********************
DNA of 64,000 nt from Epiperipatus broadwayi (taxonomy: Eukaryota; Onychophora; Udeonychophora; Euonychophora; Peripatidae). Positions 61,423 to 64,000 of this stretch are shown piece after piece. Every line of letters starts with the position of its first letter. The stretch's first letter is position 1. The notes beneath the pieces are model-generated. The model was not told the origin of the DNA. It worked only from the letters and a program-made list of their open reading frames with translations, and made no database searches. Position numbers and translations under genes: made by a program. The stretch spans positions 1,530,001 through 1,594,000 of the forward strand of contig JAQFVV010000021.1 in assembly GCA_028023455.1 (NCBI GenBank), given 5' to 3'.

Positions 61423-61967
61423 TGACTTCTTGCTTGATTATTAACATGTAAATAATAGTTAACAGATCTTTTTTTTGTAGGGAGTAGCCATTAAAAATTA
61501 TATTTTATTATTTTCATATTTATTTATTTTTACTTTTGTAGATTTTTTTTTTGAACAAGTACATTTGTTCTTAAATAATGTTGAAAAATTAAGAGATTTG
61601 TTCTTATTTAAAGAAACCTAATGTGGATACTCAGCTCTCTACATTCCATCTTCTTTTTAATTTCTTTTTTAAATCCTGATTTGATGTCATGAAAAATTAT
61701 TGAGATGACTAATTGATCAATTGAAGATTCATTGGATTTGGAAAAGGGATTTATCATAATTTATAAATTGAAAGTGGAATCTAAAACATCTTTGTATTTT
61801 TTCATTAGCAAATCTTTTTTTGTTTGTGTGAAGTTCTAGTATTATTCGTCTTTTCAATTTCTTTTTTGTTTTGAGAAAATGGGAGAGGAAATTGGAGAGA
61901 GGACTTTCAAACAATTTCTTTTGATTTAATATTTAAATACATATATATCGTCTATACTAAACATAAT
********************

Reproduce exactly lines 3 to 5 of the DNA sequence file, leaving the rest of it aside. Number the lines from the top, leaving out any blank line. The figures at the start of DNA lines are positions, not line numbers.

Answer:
61423 TGACTTCTTGCTTGATTATTAACATGTAAATAATAGTTAACAGATCTTTTTTTTGTAGGGAGTAGCCATTAAAAATTA
61501 TATTTTATTATTTTCATATTTATTTATTTTTACTTTTGTAGATTTTTTTTTTGAACAAGTACATTTGTTCTTAAATAATGTTGAAAAATTAAGAGATTTG
61601 TTCTTATTTAAAGAAACCTAATGTGGATACTCAGCTCTCTACATTCCATCTTCTTTTTAATTTCTTTTTTAAATCCTGATTTGATGTCATGAAAAATTAT